These information sheets are provided for your interest. They should not replace veterinary advice from your veterinary surgeon.

Whilst every effort is taken to ensure the accuracy and completeness of the information provided at the time of writing, your specific circumstances must be discussed before advice can be given.

Infectious Bovine Rhinotracheitis

Infectious bovine rhinotracheitis (IBR) is a highly infectious and contagious disease that affects both the respiratory and reproductive organs. It is caused by a virus called "bovine herpes virus 1" (BHV 1). The main sources of infection are secretions from the affected organs, i.e. nasal discharge or droplets in expired air in the respiratory form, and vaginal or preputial discharges, semen and foetal tissues/fluids in the reproductive form. Transmission is therefore by air contact where animals are kept in shared housing, or at the time of mating. The virus is able to become latent (inactive) within affected individuals, and animals may live with the virus for years without showing any signs of the disease. This makes controlling the disease more challenging.

Clinical Signs

Respiratory form (most common)

  • usually affects cattle older than 6 months
  • disease ranges from mild to severe
  • conjunctivitis
  • discharge from the nose - may be clear and watery, or yellow and thick.
  • ulcers or lesions in the mouth, which may be associated with excessive salivation
  • pyrexia (fever)
  • drop in milk yield
  • rapid, shallow breathing
  • cough
  • may infrequently cause death within 24 hours

Reproductive form

Infectious pustular vulvovaginitis - infection of the vulva and vagina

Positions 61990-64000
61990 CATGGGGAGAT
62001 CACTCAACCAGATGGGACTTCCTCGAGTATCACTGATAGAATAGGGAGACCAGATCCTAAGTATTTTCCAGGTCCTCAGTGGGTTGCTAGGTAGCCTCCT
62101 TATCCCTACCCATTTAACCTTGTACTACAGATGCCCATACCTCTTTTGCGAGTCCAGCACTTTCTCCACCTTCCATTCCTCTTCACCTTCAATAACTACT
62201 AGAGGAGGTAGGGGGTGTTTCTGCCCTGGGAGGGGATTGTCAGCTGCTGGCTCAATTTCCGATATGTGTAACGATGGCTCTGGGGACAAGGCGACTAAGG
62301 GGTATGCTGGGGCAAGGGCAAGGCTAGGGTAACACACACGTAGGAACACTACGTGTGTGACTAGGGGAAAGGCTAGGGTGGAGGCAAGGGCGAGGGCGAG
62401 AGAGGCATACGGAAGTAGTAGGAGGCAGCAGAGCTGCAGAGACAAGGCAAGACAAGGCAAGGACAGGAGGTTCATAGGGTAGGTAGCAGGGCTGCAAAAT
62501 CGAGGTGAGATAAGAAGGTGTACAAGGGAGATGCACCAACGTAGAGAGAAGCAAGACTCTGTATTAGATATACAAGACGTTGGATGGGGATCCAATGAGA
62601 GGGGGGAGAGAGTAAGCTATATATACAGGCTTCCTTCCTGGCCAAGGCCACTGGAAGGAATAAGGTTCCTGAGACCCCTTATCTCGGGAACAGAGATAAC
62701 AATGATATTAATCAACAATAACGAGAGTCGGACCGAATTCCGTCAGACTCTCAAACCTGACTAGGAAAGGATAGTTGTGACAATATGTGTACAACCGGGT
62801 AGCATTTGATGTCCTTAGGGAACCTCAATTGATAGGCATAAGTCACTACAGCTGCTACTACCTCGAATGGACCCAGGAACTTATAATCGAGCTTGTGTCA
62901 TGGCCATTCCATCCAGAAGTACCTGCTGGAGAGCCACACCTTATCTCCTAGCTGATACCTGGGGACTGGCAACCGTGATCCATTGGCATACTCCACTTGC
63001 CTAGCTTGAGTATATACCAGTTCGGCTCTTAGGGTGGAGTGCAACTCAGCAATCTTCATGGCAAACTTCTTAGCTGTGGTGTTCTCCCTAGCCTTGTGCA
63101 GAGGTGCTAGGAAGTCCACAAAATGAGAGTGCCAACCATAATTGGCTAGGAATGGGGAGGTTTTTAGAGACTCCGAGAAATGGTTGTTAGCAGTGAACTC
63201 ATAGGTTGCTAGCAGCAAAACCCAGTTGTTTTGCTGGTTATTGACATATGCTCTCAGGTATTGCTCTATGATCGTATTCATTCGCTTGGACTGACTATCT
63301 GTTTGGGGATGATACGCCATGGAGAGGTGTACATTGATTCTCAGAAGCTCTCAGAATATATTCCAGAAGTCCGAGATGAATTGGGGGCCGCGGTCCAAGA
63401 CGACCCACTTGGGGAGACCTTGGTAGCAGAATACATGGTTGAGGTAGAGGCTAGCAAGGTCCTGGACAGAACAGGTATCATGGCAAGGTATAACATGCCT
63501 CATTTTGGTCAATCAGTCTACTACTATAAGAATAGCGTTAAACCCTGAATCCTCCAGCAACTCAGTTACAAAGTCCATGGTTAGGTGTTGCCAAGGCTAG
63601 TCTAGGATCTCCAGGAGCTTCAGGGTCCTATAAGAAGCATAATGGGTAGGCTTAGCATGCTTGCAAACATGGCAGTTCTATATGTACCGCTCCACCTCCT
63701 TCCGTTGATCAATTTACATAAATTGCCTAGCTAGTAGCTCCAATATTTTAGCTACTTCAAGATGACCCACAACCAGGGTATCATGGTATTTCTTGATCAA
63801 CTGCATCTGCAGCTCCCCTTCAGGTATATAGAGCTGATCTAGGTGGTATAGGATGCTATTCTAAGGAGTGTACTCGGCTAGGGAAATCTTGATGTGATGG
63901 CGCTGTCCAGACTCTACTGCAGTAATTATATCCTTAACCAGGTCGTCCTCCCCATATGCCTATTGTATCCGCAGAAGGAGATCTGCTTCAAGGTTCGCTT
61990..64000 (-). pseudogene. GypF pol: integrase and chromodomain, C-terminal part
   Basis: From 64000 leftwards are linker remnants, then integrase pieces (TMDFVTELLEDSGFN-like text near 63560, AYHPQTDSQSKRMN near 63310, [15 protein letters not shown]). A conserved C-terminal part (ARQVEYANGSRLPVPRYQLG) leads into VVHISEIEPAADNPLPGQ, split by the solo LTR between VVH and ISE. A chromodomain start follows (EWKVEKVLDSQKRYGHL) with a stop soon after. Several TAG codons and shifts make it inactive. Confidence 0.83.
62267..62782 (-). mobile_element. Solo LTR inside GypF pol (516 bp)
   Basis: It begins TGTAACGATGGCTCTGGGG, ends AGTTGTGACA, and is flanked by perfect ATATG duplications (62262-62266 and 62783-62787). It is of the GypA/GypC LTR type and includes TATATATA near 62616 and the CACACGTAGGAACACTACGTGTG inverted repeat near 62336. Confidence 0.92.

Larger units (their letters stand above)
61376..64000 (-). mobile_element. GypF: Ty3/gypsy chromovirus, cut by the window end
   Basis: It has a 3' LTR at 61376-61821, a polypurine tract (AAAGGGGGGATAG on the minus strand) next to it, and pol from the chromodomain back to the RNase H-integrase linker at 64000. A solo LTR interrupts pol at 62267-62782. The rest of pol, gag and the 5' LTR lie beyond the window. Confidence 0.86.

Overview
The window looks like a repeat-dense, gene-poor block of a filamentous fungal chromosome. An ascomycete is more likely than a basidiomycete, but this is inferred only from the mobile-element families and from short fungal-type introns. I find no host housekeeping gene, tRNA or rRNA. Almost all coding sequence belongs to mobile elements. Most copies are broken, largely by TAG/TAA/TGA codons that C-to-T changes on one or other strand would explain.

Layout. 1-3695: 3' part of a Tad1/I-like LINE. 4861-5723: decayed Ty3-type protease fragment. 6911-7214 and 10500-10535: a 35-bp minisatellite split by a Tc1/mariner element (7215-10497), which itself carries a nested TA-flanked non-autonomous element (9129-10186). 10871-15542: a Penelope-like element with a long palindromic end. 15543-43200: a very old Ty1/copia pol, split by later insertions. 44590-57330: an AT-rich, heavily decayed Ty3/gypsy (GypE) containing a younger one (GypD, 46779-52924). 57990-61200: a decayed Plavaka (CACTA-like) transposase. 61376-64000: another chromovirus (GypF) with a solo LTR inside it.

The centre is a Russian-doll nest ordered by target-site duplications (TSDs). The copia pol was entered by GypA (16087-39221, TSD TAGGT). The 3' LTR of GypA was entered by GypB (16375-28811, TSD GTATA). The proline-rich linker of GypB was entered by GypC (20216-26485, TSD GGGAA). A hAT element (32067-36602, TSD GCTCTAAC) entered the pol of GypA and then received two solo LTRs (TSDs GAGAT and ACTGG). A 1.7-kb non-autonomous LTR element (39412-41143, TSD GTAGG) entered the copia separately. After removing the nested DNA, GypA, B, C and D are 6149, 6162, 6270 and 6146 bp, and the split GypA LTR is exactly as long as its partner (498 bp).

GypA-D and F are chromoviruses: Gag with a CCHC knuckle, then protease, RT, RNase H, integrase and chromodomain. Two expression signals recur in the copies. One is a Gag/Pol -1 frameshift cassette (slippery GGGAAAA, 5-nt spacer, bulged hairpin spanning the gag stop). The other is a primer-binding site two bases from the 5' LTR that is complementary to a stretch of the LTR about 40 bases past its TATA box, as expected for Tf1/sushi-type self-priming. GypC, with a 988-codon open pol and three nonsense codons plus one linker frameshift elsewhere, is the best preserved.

• discharge of small amounts of pus from the vulva
  • reddening of the vaginal lining
  • frequent urination

Infectious bovine penoposthitis

  • small amount of purulent discharge from the prepuce
  • surface of the penis and prepuce may be red and inflamed


  • causes low conception rates and infection of the uterus
  • can be caused by use of infected semen


  • can occur weeks or months after the animal becomes infected, most often at 6-8 months of pregnancy
  • often associated with retained placenta
  • calves that are not aborted may be weak at birth


Antibiotics do not help to eliminate the virus infection. However, viral infection may allow bacteria to invade and colonise the damaged tissues and antibiotics can be used to treat such infections. There is no specific treatment to eliminate the viral infection. Usually treatment involves non-specific nursing care. Most animals develop their own defences and recover within 2 weeks. Ideally, affected animals should be isolated to prevent an outbreak.


Vaccination is possible. A marker vaccine that allows differentiation between antibodies induced by the vaccine from antibodies produced by vaccination is available.